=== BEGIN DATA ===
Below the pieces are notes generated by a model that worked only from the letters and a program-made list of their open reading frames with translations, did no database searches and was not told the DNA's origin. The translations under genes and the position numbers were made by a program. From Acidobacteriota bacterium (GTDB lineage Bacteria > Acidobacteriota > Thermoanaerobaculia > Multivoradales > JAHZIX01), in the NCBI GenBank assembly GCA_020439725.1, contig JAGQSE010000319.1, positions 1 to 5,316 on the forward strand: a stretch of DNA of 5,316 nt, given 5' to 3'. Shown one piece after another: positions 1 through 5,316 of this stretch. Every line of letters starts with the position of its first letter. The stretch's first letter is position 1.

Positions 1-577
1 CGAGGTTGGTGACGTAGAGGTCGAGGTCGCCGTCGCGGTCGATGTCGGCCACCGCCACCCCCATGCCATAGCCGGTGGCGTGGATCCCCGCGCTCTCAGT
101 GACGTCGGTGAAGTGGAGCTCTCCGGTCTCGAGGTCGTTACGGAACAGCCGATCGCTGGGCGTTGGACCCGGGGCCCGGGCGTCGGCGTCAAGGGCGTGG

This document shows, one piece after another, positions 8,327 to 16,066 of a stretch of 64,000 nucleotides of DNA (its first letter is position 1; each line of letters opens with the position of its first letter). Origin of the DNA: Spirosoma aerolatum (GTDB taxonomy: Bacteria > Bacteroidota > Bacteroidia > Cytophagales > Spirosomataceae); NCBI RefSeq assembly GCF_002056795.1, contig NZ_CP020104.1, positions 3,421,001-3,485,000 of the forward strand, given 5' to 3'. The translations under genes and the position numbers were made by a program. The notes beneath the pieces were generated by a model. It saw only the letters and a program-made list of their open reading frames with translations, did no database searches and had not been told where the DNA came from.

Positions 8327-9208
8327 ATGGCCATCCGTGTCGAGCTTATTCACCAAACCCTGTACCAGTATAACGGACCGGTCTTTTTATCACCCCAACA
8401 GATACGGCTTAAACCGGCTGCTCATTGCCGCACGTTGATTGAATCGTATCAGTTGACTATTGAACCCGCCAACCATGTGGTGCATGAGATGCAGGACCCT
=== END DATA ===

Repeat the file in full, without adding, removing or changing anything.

Below the pieces are notes generated by a model that worked only from the letters and a program-made list of their open reading frames with translations, did no database searches and was not told the DNA's origin. The translations under genes and the position numbers were made by a program. From Acidobacteriota bacterium (GTDB lineage Bacteria > Acidobacteriota > Thermoanaerobaculia > Multivoradales > JAHZIX01), in the NCBI GenBank assembly GCA_020439725.1, contig JAGQSE010000319.1, positions 1 to 5,316 on the forward strand: a stretch of DNA of 5,316 nt, given 5' to 3'. Shown one piece after another: positions 1 through 5,316 of this stretch. Every line of letters starts with the position of its first letter. The stretch's first letter is position 1.

Positions 1-577
1 CGAGGTTGGTGACGTAGAGGTCGAGGTCGCCGTCGCGGTCGATGTCGGCCACCGCCACCCCCATGCCATAGCCGGTGGCGTGGATCCCCGCGCTCTCAGT
101 GACGTCGGTGAAGTGGAGCTCTCCGGTCTCGAGGTCGTTACGGAACAGCCGATCGCTGGGCGTTGGACCCGGGGCCCGGGCGTCGGCGTCAAGGGCGTGG

This document shows, one piece after another, positions 8,327 to 16,066 of a stretch of 64,000 nucleotides of DNA (its first letter is position 1; each line of letters opens with the position of its first letter). Origin of the DNA: Spirosoma aerolatum (GTDB taxonomy: Bacteria > Bacteroidota > Bacteroidia > Cytophagales > Spirosomataceae); NCBI RefSeq assembly GCF_002056795.1, contig NZ_CP020104.1, positions 3,421,001-3,485,000 of the forward strand, given 5' to 3'. The translations under genes and the position numbers were made by a program. The notes beneath the pieces were generated by a model. It saw only the letters and a program-made list of their open reading frames with translations, did no database searches and had not been told where the DNA came from.

Positions 8327-9208
8327 ATGGCCATCCGTGTCGAGCTTATTCACCAAACCCTGTACCAGTATAACGGACCGGTCTTTTTATCACCCCAACA
8401 GATACGGCTTAAACCGGCTGCTCATTGCCGCACGTTGATTGAATCGTATCAGTTGACTATTGAACCCGCCAACCATGTGGTGCATGAGATGCAGGACCCT